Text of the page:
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Lebanon ex-interior minister admits to planning attacks inside Lebanon

Michel Samaha told court he was duped by police agent to stage bombings in order to prevent sectarian strife
Lebanese former information minister Michel Samaha and Lebanese charge d'affaires in Damascus Rami Mortada in 2009 (AFP)

Former Lebanese information minister Michel Samaha on Monday admitted to facilitating an attack to be carried out in Lebanon.

Samaha, who is seen as a supporter of Syrian President Bashar al-Assad and was once an adviser to his father Hafez, told a Lebanese court that he had moved money and weapons from Syria in order to carry out strikes against targets deemed loyal to the Syrian opposition.

However, Samaha said that he had been duped by his co-conspirator, who was working as a Lebanese security services informer, and insisted that he was a victim of entrapment. Monday marked the first day of the long-delayed trial being held by a military tribunal. The case has now been adjourned until 13 May.

"I received from the Syrians $170,000 inside a bag ... and put it in the boot of my car with the explosives," Samaha said.

He then admitted to driving the money and explosives to Beirut in August 2012 and handing them over to a man named Milad Kfouri who was working with Lebanese intelligence.

"I fell into the trap laid by Milad Kfouri, who was tied to the intelligence services," Samaha said. 

"True, I made a mistake, but I wanted to avoid sectarian strife." According to Samaha, he planned to use the explosives to set off blasts across the border to force Lebanese authorities to close the borders and prevent Lebanese fighters from joining the largely Sunni opposition.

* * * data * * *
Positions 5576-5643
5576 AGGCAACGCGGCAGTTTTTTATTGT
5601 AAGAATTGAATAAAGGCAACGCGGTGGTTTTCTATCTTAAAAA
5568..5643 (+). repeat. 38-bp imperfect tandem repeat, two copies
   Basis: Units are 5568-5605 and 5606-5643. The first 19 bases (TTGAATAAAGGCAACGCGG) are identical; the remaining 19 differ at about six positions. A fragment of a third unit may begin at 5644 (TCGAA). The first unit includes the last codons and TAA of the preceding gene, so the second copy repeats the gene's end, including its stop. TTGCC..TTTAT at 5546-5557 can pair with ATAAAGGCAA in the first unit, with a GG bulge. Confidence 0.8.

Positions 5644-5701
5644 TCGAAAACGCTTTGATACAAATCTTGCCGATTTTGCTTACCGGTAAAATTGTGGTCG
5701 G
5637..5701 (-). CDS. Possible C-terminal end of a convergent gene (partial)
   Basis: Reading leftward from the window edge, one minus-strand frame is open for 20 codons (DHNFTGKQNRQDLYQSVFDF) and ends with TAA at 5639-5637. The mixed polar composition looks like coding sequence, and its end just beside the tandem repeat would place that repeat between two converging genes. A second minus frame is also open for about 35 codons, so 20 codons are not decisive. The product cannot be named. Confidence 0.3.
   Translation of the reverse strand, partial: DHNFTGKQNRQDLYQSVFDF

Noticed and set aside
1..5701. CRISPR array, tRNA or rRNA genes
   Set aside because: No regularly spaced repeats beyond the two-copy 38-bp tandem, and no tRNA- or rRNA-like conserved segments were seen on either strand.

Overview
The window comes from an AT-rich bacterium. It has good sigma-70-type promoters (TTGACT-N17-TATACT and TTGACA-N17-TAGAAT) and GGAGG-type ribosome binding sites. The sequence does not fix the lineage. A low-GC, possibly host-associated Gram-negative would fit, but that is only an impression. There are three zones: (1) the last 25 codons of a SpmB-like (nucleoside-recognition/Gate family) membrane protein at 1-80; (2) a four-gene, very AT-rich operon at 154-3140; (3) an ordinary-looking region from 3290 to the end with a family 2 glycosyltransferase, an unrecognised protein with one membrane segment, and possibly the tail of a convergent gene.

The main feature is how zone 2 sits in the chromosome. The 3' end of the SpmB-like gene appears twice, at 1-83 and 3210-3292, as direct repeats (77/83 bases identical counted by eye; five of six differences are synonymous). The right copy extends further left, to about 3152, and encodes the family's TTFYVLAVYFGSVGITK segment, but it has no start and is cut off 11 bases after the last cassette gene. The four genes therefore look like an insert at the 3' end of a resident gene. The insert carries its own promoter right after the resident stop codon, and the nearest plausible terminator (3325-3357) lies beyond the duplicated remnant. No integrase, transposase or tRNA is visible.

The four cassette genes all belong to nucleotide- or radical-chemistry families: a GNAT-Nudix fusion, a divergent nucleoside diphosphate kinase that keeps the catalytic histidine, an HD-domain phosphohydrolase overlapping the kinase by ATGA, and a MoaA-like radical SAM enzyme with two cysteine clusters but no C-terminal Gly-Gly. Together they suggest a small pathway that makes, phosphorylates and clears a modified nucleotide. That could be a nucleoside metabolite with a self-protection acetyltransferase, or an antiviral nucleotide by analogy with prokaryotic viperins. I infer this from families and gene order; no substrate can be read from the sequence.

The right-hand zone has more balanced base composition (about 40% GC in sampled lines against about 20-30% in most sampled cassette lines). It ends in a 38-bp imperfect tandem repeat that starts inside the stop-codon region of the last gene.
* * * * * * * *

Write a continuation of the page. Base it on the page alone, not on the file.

It is widely believed that at the time Hezbollah had already begun sending fighters to help Assad crush the uprising that broke out against his rule in 2011, although the Lebanese group did not officially admit its involvement until summer 2013.

Samaha is a Christian who once belonged to the Lebanese Forces, a fierce militia during Lebanon's 25-year civil war that has since reinvented itself as a political party. Before his arrest he was part of the pro-Syrian National Gathering movement, run by former prime minister Omar Karami, a pro-Assad Sunni. 

Samaha's lawyer, Rana Azoury, said that Samaha had fallen into a “trap laid by the Lebanese intelligence services through an intermediary”.

Azoury added that Samaha had been "harassed" for months by Kfouri into transporting the explosives.

"Under Lebanese law, if you acted because of the encouragement of an agent provocateur, that is exculpatory and a legitimate self-defence," Azoury said in explaining Samaha's testimony.

Samaha has been under arrest since August 2012 over allegations that he and Ali Mamluk, the head of the Syrian security services, planned to assassinate a string of political and religious figures in Lebanon.

According to transcripts from the session, seen by Lebanese daily The Daily Star, the operation aimed to assassinate Salafi-inspired MP Khaled Daher, who has previously been probed for anti-Christian comments and has been accused of spreading sectarianism in Lebanon.

While initially the courts decided that Samaha could face the death penalty if convicted, his legal team told MTV news that the death sentence would not be applied.

Syria maintained a nearly 30-year military presence in Lebanon, withdrawing its troops in 2005 after the assassination of former prime minister Rafiq Hariri.

A series of killings of prominent anti-Syrian government figures in Lebanon followed the withdrawal.

The trial comes amid continuing tensions in Lebanon over the Syrian conflict.

Beirut has maintained an official policy of neutrality on the war, but the violence has regularly spilled over its borders and exacerbated existing sectarian tensions in Syria's much smaller neighbour.